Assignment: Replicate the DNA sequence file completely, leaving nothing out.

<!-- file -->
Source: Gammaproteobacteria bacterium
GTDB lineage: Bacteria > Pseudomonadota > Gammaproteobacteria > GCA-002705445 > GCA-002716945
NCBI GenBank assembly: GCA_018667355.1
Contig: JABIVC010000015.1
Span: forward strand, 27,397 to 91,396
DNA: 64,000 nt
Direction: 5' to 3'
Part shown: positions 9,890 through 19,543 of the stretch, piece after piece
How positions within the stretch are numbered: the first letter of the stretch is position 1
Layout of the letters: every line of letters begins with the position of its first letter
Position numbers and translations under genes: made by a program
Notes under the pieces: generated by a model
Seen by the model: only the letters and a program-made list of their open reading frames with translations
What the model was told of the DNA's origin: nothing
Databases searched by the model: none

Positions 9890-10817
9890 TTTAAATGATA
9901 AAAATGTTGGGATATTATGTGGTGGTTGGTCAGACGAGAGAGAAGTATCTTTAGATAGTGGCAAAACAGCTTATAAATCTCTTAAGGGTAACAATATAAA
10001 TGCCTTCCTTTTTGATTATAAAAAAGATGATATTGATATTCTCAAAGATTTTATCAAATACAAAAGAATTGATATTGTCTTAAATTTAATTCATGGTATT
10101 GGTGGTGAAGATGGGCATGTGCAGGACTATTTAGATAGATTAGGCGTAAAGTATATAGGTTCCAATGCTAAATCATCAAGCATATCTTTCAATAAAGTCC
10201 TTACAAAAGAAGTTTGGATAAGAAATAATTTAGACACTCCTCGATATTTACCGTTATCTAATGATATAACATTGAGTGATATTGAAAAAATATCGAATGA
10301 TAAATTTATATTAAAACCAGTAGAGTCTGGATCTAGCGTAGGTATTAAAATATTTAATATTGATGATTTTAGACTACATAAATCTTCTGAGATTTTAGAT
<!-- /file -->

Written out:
Source: Gammaproteobacteria bacterium
GTDB lineage: Bacteria > Pseudomonadota > Gammaproteobacteria > GCA-002705445 > GCA-002716945
NCBI GenBank assembly: GCA_018667355.1
Contig: JABIVC010000015.1
Span: forward strand, 27,397 to 91,396
DNA: 64,000 nt
Direction: 5' to 3'
Part shown: positions 9,890 through 19,543 of the stretch, piece after piece
How positions within the stretch are numbered: the first letter of the stretch is position 1
Layout of the letters: every line of letters begins with the position of its first letter
Position numbers and translations under genes: made by a program
Notes under the pieces: generated by a model
Seen by the model: only the letters and a program-made list of their open reading frames with translations
What the model was told of the DNA's origin: nothing
Databases searched by the model: none

Positions 9890-10817
9890 TTTAAATGATA
9901 AAAATGTTGGGATATTATGTGGTGGTTGGTCAGACGAGAGAGAAGTATCTTTAGATAGTGGCAAAACAGCTTATAAATCTCTTAAGGGTAACAATATAAA
10001 TGCCTTCCTTTTTGATTATAAAAAAGATGATATTGATATTCTCAAAGATTTTATCAAATACAAAAGAATTGATATTGTCTTAAATTTAATTCATGGTATT
10101 GGTGGTGAAGATGGGCATGTGCAGGACTATTTAGATAGATTAGGCGTAAAGTATATAGGTTCCAATGCTAAATCATCAAGCATATCTTTCAATAAAGTCC
10201 TTACAAAAGAAGTTTGGATAAGAAATAATTTAGACACTCCTCGATATTTACCGTTATCTAATGATATAACATTGAGTGATATTGAAAAAATATCGAATGA
10301 TAAATTTATATTAAAACCAGTAGAGTCTGGATCTAGCGTAGGTATTAAAATATTTAATATTGATGATTTTAGACTACATAAATCTTCTGAGATTTTAGAT